Selling a property out of a deceased estate

There are two major differences between the sale of a property out of a deceased estate and a “normal” sale…

Property Blog Articles | Advice | Contractual Matters | Market News

There should not be any delay in the transfer from a deceased estate if the necessary attention is given to the following requirements:

  1. Executor to sign the offer to purchase in his / her capacity duly authorized thereto by the Master of the High Court
  2. Master of the High Court to approve the sale of the property

It must, however, be noted that the estate administration process at the Master’s Office places additional requirements on the transfer. This includes issuing the Letter of Executorship and obtaining the Master’s consent by way of endorsement of the power of attorney to pass transfer, which can be time consuming.  

Executor to sign the offer to purchase

It is paramount that the duly appointed executor (in terms of the Letter of Executorship) signs the offer to purchase in his capacity as executor together with any other co-owners of the property. The Master will not accept an offer to purchase should the date of sale pre-date the appointment of the executor in the Letters of Executorship.

Master of the High Court to approve the sale of the property

Application for the Master to approve the sale of the property in terms of Section 42(2) of the Administration of Estates Act, 66 of 1965 is to be made by the executor by completing form JM33 which will be provided by the transferring attorneys with signature of the transfer documents.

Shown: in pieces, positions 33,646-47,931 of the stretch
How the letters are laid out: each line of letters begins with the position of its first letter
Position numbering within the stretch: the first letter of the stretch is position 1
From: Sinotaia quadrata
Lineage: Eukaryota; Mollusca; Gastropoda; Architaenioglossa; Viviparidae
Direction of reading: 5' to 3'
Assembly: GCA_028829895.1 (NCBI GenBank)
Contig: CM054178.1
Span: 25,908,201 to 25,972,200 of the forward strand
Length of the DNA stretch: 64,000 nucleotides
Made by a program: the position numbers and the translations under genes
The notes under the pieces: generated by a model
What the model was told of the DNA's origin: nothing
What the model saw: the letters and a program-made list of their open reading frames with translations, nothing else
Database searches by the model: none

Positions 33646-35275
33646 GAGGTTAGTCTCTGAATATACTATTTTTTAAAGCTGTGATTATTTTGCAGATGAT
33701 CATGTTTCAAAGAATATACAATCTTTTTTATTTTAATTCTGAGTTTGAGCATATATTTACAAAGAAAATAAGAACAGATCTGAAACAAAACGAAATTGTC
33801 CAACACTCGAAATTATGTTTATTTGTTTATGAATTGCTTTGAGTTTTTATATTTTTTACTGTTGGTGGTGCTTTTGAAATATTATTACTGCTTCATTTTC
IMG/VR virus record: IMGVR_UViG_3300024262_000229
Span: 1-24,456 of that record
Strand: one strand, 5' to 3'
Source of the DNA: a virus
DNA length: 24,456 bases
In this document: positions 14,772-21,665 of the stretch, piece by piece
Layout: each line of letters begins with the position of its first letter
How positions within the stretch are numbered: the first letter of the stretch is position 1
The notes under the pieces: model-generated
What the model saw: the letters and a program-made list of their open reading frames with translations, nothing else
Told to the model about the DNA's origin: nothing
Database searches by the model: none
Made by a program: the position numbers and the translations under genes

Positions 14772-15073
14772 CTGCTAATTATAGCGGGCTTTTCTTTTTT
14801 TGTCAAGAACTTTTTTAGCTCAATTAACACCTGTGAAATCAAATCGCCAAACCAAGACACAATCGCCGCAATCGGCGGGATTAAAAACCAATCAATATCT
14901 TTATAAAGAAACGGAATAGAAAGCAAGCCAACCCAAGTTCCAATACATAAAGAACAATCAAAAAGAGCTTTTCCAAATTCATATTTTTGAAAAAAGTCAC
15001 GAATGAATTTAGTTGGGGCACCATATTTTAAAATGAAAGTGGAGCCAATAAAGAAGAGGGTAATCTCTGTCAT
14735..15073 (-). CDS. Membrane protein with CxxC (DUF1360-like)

This application has to be accompanied by the following documents:

  • Certified copy of the offer to purchase
  • Consent by all the heirs that the property may be sold
  • If there are minor heirs, proof that the selling of the property is in the best interest of the child in the form of a signed affidavit by the guardian and confirmation of where the child will stay after registration.

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Selling a property out of a deceased estate

There are two major differences between the sale of a property out of a deceased estate and a “normal” sale…

Property Blog Articles | Advice | Contractual Matters | Market News

There should not be any delay in the transfer from a deceased estate if the necessary attention is given to the following requirements:

  1. Executor to sign the offer to purchase in his / her capacity duly authorized thereto by the Master of the High Court
  2. Master of the High Court to approve the sale of the property

It must, however, be noted that the estate administration process at the Master’s Office places additional requirements on the transfer. This includes issuing the Letter of Executorship and obtaining the Master’s consent by way of endorsement of the power of attorney to pass transfer, which can be time consuming.  

Executor to sign the offer to purchase

It is paramount that the duly appointed executor (in terms of the Letter of Executorship) signs the offer to purchase in his capacity as executor together with any other co-owners of the property. The Master will not accept an offer to purchase should the date of sale pre-date the appointment of the executor in the Letters of Executorship.

Master of the High Court to approve the sale of the property

Application for the Master to approve the sale of the property in terms of Section 42(2) of the Administration of Estates Act, 66 of 1965 is to be made by the executor by completing form JM33 which will be provided by the transferring attorneys with signature of the transfer documents.

This application has to be accompanied by the following documents:

  • Certified copy of the offer to purchase
  • Consent by all the heirs that the property may be sold
  • If there are minor heirs, proof that the selling of the property is in the best interest of the child in the form of a signed affidavit by the guardian and confirmation of where the child will stay after registration.

Follow Snymans on Facebook for more legal information, tips and news about property.

9809